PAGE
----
UNITED KINGDOM (ZDNet UK)--Data will replace voice services as the killer app for wireless in as little as four years say analysts on Monday.
While voice revenue will halve by 2005, data services are predicted to account for nearly half of mobile revenue streams by 2005. Analysts speaking at a streaming media conference organised by IBC telecoms, revealed video streaming will account for 44 percent of monthly revenue streams for mobile operators in four years time.
By contrast, mobile users will be decreasing their spend in voice services from £277 to £154 a year.
"Consumers will pay for data services if the perceived value of the application is higher than the perceived price of the service," explained Jim Cook, general manager for video streaming services firm PacketVideo. "Over time the perceived value will go up," he added.
A recent study from mobile phone company Nokia found mobile users would be willing to pay a 50 percent increase on their monthly bill in order to receive 3G data services. A similar study by the Yankee group predicted the streaming media market to be worth $3,300m by 2006, if ten percent of mobile users spend $10 a month on data services.
3G data services will be media rich, incorporating video, text and graphics. Video quality will be driven by bandwidth, which with UMTS will translate to 120kbps or 15 frames a second, producing watchable content.
The challenge for network operators is to stream content that can be adapted gracefully to changing bit rates. "Bandwidth is not stable being affected by where you are, and in the wireless world there are errors, and you have to make sure you don't crash when errors occur," said Cook.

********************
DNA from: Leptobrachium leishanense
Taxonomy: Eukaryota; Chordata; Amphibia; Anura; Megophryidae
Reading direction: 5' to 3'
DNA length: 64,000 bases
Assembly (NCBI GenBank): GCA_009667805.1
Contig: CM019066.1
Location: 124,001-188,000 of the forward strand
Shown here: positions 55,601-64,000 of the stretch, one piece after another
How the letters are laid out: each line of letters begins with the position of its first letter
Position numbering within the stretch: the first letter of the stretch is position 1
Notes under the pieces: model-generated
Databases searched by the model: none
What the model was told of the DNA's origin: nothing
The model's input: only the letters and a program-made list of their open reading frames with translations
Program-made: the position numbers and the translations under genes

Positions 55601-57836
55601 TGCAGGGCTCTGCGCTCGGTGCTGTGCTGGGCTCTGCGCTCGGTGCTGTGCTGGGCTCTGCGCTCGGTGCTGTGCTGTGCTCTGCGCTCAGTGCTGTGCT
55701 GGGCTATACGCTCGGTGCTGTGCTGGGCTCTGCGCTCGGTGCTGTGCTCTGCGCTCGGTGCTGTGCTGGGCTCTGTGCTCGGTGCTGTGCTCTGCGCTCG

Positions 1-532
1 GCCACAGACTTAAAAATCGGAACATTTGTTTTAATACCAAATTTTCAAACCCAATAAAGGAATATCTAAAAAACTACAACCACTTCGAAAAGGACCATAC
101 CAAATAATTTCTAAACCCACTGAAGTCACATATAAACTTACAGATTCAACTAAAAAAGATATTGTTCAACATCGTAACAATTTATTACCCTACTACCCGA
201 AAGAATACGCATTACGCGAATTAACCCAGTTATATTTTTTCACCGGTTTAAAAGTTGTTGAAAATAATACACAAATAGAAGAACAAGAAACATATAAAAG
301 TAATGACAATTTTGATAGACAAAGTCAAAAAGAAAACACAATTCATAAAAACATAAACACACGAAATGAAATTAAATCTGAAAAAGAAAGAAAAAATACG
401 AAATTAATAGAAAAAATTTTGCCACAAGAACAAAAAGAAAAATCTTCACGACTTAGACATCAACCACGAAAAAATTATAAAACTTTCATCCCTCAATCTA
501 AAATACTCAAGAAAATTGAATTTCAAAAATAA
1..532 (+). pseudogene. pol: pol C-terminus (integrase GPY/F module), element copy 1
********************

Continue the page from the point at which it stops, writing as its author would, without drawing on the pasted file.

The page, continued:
The demand for data services will vary depending on the markets the operators are targeting. "No one knows what the next version of SMS will be," argued James Bruce, business development manager for streaming media firm Luxxon. "Japan will spend $4 a week to have a cartoon character on their phone," he added.
European customers have displayed a preference for two-way live wireless video. Ideas such as Pubcam -- where users can tune in to their local pubs via a mobile device -- could be popular in Britain. According to research by Emblaze Systems, clips of goals could also be successful in generating revenue, with mobile users claiming they would pay 70 cents per view. This single application could produce $7m in its first year, rising to $135m in five years time.
Commercial 3G networks are not expected to roll out until 2004 in Europe. £22.5bn was spent on 3G licenses in the UK last year -- the bidding was driven by five mobile companies who were convinced that 3G networks, which will allow high-speed, always-on connections to the Internet, would generate large amounts of revenue.